Ian is a lecturer in Social Work in the School of Counselling , Human Services and Social Work at the University of Auckland. Ian’s professional and research interests are tied to a concern with the relationship between social work and social justice, locally and globally. He worked for twenty years as a social worker, supervisor, and practice manager in statutory child protection practice in Auckland, New Zealand. He has spent a great deal of time over the last year thinking, writing and talking about the review of New Zealand’s child welfare services. Like most who practice, teach and research in child welfare he acknowledges the role of risk identification, assessment, decision making, professional judgment in practice. Ian writes:
“Uncertainty is embedded in the nature of child protection work, despite the bureaucratic and managerial imperative to eradicate it. The recent focus on the scientific prediction of child abuse within high risk families connects with the neoliberal policy agenda of disciplining the poor and unproductive”.
Child protection social work in Aotearoa New Zealand is enmeshed with poverty and social deprivation – with the lives of vulnerable families. Current policy initiatives are moving social work towards a stricter policing of the underclass poor as I have written elsewhere in The Road not Taken about the recent review of Child Youth and Family Services in New Zealand. And let’s be clear:
that that the CYF Review process, outcome and ongoing implementation, is not a neutral or dispassionate exercise. It has and will continue to be, politically and ideologically orchestrated. In this sense the ‘review’ has been about constructing a narrative to fit within a predetermined frame that is consistent with the Government’s wider social investment policy programme. The agenda is about reducing the downstream fiscal cost caused by ‘vulnerable’ people and “productivity”.
Child ill-treatment is correlated with poverty in the form of inadequate housing, education failure, poor health, low incomes and impoverished communities. It is time to make this clear in a political environment that is bent on divorcing social work from a concern with increasing structural injustice and focusing us on the detection, remoralisation and/or punishment of deviant abusers. The liberal humanist tradition of social work focuses on the individual redemption of failing subjects. In a punitive neoliberal political environment, this orientation potentially lures social workers into an othering of those who are unable or unwilling to take responsibility for their own moral rehabilitation”.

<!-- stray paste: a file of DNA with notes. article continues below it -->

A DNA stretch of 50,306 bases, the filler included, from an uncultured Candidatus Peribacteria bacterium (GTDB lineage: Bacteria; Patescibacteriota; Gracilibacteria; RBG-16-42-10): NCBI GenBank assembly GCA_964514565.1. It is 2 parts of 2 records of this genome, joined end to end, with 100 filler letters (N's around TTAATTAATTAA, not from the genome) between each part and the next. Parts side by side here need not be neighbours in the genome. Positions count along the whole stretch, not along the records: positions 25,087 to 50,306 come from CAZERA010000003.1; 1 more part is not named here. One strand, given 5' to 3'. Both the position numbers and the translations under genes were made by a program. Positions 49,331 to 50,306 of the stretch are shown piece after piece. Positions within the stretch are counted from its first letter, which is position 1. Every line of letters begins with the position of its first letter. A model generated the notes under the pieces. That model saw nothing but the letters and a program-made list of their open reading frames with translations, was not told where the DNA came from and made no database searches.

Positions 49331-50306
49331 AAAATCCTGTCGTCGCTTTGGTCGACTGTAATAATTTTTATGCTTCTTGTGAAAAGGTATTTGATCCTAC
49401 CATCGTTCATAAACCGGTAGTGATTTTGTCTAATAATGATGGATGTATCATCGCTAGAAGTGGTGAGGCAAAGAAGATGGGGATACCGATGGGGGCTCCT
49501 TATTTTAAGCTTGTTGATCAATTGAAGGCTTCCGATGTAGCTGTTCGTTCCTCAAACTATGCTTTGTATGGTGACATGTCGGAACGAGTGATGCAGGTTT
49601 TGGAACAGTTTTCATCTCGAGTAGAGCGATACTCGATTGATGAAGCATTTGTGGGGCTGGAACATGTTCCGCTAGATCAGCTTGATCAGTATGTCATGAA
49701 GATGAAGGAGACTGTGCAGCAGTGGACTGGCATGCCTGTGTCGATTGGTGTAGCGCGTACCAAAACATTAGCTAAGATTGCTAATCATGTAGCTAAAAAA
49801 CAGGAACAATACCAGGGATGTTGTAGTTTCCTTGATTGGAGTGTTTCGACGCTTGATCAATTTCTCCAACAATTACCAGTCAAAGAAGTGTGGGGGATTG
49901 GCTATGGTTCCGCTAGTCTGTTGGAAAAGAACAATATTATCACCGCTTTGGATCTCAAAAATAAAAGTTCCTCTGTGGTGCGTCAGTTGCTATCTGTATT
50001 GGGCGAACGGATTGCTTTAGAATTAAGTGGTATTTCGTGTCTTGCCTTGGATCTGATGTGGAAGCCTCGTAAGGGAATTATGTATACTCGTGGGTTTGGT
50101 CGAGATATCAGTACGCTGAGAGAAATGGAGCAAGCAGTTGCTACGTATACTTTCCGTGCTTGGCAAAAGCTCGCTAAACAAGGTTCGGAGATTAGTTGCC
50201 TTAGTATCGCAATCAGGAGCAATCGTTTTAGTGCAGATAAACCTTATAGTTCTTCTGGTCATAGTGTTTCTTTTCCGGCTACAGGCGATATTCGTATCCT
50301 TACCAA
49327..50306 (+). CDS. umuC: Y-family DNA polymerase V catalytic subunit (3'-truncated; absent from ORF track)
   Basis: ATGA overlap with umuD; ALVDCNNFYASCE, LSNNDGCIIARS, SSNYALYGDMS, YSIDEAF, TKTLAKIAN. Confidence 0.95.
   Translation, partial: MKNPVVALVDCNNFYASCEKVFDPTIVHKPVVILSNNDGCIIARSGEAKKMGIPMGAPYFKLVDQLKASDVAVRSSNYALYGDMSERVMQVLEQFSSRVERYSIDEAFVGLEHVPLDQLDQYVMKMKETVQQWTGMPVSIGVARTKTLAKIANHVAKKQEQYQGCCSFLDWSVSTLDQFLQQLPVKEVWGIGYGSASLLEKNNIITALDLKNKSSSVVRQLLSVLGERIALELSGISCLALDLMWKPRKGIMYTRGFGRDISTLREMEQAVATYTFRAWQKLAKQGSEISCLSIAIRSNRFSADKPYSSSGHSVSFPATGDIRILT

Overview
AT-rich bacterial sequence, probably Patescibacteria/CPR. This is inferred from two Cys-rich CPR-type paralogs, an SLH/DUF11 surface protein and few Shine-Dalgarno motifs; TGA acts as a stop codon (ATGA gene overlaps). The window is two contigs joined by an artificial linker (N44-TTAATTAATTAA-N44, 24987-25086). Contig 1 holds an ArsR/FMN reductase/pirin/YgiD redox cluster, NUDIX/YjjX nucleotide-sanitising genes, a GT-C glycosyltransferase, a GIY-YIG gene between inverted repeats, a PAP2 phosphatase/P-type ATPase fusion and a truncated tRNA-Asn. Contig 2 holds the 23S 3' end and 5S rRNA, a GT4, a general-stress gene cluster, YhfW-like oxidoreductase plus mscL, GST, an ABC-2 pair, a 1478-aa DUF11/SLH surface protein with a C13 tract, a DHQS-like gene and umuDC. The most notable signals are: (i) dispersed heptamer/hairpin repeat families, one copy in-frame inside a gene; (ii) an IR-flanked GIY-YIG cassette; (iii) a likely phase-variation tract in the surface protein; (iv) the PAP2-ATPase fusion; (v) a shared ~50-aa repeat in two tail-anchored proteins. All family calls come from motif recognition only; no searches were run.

“We live in pivotal times for social work.”
This article asks readers to consider the argument put forward and to question where they stand: where might social work be taking you in these current conditions and where would you like to take social work?
Readers can access the full article in the free open access journal Aotearoa New Zealand Social Work from the link below.
Hyslop, I. K. (2016). Where to social work in a brave new neoliberal Aotearoa? Aotearoa New Zealand Social Work. 28(1) ,5-12 Read here.
Further articles by Ian:
Hyslop, I. (2012). Social work as a practice of freedom. Journal of Social Work, 12(4), 404-422. doi:10.1177/1468017310388362 Abstract here.
Hyslop, I. (2013). The’White paper for vulnerable children’and the’Munro review of child protection in England’: A comparative critique. Aotearoa New Zealand Social Work, 25(4), 4-14. Read here.
Hyslop, I. (2016). Social work in the teeth of a gale: a resilient counter-discourse in neoliberal times. Critical and Radical Social Work. 4(1) 21-37 abstract here